Don’t Be Stubborn

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Sometimes it pays to be stubborn. My father asked my mother out four times before she finally said yes and now here I am.

However, in Fantasy Football, stubbornness doesn’t always pay off. Don’t go into the draft firmly set on drafting three running backs in a row or a quarterback in the seventh round. A huge part of draft success is being flexible to the changes around you.

If you planned on taking running backs with your first two picks but if DeAndre Hopkins falls to you in the second round, be ready to change course.

Another important thing to keep an eye on during your draft are “runs” at a certain position. There may come a point in the draft where seven tight ends are taken within two rounds and you might be stuck with Jared Cook if you don’t take one soon. Don’t be afraid to pull the trigger even if you had not planned on taking a tight end early.

Don’t Take a Quarterback Early

While you should always keep an open mind and consider taking a quarterback early, your best bet is to wait. The consistency and explosiveness of the top quarterbacks in the league are certainly worth it. But there are so many good quarterbacks in this pass-heavy league we have now that you can get a talented passer in the later rounds and be just fine.


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Matt Ryan, Ben Roethlisberger, Jared Goff, and (obviously) the god Patrick Mahomes all finished the season as top-nine fantasy quarterbacks and they were all drafted after the ninth round. Not only that but since a standard league can only start 10 or 12 quarterbacks, it will be much easier to find value on the waivers during the season than at skill positions.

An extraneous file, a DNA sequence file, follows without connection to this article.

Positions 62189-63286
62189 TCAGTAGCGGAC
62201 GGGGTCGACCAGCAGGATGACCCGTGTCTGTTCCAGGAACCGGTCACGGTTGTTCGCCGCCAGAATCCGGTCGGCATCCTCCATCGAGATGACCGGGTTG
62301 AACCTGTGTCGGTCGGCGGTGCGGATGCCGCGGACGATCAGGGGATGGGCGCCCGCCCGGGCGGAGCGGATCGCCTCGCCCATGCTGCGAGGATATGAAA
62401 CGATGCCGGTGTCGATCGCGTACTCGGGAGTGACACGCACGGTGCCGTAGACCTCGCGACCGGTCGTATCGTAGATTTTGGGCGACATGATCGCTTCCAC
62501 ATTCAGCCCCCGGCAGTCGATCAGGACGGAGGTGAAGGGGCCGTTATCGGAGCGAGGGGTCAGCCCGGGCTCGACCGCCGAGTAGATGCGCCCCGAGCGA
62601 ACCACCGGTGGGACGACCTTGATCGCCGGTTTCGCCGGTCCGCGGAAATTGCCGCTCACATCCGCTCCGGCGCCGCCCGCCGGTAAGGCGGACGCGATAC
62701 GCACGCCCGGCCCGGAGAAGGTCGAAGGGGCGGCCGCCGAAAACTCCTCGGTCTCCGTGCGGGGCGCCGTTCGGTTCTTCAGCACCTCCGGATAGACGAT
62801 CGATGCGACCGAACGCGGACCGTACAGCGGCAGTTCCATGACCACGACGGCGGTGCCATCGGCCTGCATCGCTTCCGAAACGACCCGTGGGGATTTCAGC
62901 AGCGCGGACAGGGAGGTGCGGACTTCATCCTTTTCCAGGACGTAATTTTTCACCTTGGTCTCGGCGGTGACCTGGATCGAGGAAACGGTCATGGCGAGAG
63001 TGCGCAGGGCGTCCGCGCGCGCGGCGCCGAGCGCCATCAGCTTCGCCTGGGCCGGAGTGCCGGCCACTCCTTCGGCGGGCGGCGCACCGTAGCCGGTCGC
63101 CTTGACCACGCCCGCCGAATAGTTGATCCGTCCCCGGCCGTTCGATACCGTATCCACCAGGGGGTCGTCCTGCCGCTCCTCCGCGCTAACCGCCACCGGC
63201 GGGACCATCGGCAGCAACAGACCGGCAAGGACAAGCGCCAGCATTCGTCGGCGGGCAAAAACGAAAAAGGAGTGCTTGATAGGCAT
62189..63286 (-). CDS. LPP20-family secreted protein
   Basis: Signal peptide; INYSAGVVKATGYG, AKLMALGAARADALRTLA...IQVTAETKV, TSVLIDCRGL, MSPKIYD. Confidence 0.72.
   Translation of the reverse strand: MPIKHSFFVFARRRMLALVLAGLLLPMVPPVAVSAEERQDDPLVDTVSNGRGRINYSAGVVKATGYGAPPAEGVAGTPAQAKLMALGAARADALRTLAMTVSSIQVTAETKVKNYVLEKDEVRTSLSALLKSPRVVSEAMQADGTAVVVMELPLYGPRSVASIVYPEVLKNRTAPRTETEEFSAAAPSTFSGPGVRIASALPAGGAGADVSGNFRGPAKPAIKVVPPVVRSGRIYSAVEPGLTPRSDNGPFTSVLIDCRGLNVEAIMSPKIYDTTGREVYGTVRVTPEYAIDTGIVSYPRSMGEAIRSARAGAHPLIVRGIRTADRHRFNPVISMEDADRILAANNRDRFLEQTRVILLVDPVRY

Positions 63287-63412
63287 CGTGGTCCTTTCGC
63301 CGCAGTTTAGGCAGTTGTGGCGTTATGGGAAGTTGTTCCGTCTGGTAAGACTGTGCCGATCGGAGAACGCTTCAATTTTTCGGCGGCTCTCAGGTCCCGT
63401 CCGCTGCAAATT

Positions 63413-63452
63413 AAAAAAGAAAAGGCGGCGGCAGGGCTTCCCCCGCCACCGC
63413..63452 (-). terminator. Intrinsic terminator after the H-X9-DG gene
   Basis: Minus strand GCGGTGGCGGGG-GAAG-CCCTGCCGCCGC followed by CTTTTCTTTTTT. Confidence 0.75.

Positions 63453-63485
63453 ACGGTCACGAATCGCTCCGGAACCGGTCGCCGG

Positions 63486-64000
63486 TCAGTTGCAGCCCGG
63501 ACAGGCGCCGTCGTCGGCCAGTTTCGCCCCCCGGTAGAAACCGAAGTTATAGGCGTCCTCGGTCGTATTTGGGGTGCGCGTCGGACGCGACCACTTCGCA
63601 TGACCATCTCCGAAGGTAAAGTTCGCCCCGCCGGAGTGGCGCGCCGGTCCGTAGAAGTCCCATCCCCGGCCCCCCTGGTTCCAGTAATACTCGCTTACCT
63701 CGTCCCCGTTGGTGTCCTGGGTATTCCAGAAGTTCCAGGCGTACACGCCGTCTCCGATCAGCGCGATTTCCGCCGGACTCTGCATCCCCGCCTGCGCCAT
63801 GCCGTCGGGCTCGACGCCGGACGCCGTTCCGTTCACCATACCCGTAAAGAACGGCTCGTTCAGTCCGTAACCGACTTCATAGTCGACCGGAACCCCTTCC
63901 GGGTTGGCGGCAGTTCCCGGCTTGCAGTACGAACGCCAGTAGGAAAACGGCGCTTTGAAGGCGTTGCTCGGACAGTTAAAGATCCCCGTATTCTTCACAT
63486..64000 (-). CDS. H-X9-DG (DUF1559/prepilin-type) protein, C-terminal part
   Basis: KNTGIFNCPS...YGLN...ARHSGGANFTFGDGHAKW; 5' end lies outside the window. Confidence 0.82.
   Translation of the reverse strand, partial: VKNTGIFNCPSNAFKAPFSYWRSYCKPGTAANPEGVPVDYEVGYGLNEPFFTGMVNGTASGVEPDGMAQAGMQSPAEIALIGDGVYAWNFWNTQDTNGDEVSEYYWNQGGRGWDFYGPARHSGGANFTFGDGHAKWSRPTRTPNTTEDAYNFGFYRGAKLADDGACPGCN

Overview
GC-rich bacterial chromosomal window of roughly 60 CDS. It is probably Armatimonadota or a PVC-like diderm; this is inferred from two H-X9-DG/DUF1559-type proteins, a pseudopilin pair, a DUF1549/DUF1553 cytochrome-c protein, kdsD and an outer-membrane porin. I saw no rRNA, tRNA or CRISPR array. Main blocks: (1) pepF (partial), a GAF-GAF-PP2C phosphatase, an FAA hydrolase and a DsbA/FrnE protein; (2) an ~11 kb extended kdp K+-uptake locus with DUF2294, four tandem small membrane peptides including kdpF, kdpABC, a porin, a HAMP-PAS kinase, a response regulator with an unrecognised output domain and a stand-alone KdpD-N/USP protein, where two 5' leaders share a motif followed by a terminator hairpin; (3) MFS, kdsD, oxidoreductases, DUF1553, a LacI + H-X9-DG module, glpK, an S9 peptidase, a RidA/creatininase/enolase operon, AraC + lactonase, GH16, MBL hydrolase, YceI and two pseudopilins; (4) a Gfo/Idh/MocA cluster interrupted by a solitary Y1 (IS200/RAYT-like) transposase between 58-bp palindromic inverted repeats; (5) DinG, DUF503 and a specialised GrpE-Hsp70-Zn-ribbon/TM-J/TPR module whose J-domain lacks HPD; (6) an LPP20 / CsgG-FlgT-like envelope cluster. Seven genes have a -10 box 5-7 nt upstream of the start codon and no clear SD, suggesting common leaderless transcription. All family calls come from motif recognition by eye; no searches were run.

Again, this is not an iron-clad rule so use your best judgment. If Aaron Rodgers or Patrick Mahomes falls to you in the fifth round, they become great values at that draft position.

Don’t Take a Defense Early

Many times you’ll see people get enamored with the idea of having the “best” defense or completely filling out their starting lineup and reach for a defense in the middle rounds. While on the surface this seems to make sense, the truth is that the opportunity cost of taking an “elite” defense isn’t worth missing out on potentially grabbing a sleeper running back or wide receiver who could win you your league.

On top of that, DST scoring is the most volatile position in fantasy football (which is why it may not be a bad idea to rid your league of it). Over the past seven years, 28 teams different teams have finished within the top 10 season-long scorers.

Even if you think you have a sure thing like the Bears defense, since 2012 no team has repeated as the top fantasy scoring defense, with the highest finish going to the Eagles who finished 4th in 2016 after leading the league in 2015. Based on the last seven years, the number one fantasy DST is more likely to finish outside of the top 10 than inside of it.

With most leagues only needing one defense to start, you can likely find one good defense out of 20 or so on the waiver wire that will be more than competent. And if you really want to do your homework, look into streaming defenses: picking up and dropping defenses weekly based on their matchup.

Don’t Take a Kicker Before the Last Round